Some of us must have by now heard about the phenomenon of “fake news” that has come so starkly to the fore in the recent presidential (not precedential) election. But based on what I read in print and online publications, including The Scoop, it would indicate that they must think it is happening somewhere else and is somehow not relevant to us in Lakewood.
The high-profile examples we all read about are the false reports of FBI agents mysteriously killed after exposing Hillary’s emails, various anti-black and Hispanic reports about Donald Trump and a slew of what used to be called wacko conspiracy nut content that never got a grip on society’s psyche. Recent (real) news reports have featured interviews with people who employ large numbers of writers in the pursuit of proliferating fake news to serve a number of conservative/liberal/anarchist/wacko objectives. Fake news is not some small backroom boiler operation. It has made the big time. Even Facebook has caved in and joined some coalition to try and combat it.
How could this happen, I thought. How could an otherwise largely intelligent populace drink heartily from this vat of cuckoo kool-aid on a whole range of topics? After all, real news is shocking enough to entertain and disturb us. Where is our healthy disbelief and cynicism to assist us in filtering truth from fiction, let along fiction that serves an insidious agenda?
Some of us may remember an early example of this phenomenon – early in the second intifada, there emerged the picture of an Arab father shielding his child, who was supposedly killed by Israeli gunfire moments after the photo was taken. French TV reported it and it spread like wildfire around the globe. The problem – the child wasn’t dead. It was staged (fake) news. Lapped up by reporters and a worldwide audience only too eager to accept the narrative offered, no one properly challenged it. Even the Israeli authorities, most likely based on its being reported by a reputable (to that point) journalistic source, initially apologized for the tragic event. This used to be known as propaganda, and it still should be. Examples of this are widespread and an almost accepted tool in opinion-shaping. Especially in an era where news sources wear their political and moral missions on their sleeves (Fox News, CNN etc.) many stories are at least tilted towards a preferred narrative. The days of objective reporting are long behind us and to think otherwise is foolhardy.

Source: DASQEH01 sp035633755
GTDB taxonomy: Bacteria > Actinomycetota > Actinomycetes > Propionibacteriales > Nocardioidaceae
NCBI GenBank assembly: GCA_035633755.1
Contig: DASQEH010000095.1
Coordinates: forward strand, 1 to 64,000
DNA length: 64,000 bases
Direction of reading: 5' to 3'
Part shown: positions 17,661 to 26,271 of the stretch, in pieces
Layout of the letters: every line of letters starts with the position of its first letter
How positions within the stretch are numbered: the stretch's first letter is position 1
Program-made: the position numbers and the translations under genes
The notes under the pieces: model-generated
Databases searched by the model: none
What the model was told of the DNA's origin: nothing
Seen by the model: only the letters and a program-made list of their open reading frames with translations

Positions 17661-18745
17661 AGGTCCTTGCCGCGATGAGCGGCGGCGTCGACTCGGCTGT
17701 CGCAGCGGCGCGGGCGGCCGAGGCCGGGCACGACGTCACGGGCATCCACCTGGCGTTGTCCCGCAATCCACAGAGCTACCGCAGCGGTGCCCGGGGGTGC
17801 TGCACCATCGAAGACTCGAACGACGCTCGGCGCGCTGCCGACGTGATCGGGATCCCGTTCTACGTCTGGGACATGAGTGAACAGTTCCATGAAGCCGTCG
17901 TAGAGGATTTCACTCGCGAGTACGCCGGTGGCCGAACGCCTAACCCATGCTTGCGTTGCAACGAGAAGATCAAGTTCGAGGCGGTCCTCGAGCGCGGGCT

So, in the realm of propaganda, we know it is happening and we know we need to be cautious, and so by now, every story of Israeli excess or Palestinian craftiness is met with a counterforce of hasbarah and counter-propaganda and apologists galore to save us from the other side’s evil intentions. This is probably as good as it is going to get.
Even more concerning are the little items I have been noticing recently in our own community and here is where the insidiousness really poses a danger to our society. Setting aside any halachic issues (and there are many) with accepting the fake news as real, we are bombarded almost daily with fierce over the top attacks on individuals and institutions within our communities. The blogs, the print publications and the pashkevilin flow like a river of hate and blame for every ill we suffer. Busing problems, taxes, development, traffic, shul politics, and denigration of rabbonim, lay leaders and regular Joes alike; all the issues that affect anyone are broadcast with a conviction and accusations against individuals of intentional harm. Now, I don’t expect everyone to be able to control themselves when they feel personally aggrieved by someone/thing. Their hyperbolic diatribes, while unfortunate, are not shocking. What is shocking is how quick everyone else is to accept wholeheartedly this entire story as absolute truth. Where is that healthy cynicism? Where is the need for more probative data to support the claims? This is like the guy at the shul Kiddush who holds forth on all the hock of the day and everyone just assumes because he speaks with confidence and conviction that he must know what he is talking about. Well, in many cases, he hasn’t got a clue about the truth. He has as much reason to sell an opinion-shaping perspective as anyone else. We must do better, as individuals and as a community.
I don’t know whether editorial responsibility is the answer, as many of these blogs and even probably the print versions are loosely or barely monitored and controlled. And I am all for the ability of the common man to voice his concern about abuse of power, abuse of the weaker in our society and rooting out corruption wherever it lies and wherever it threatens the health of our society. I don’t know how much to expect from individuals exercising self-control, bombarded as we are with sound bites and videos and texts and blog postings, on topics from favorite recipes to the impending “end of the world as we know it”, on a daily basis.
Let’s face it – nothing is Fair and Balanced anymore, every input is from a perspective, if not always designed to sell that perspective to the reader/listener. So how do we filter all the input, how do we separate fact from fiction, germ of truth from hyperbole, character assassination from acts of self-preservation? How do we separate fake news from real, even in our own little town?
I am hoping someone out there has some good ideas.
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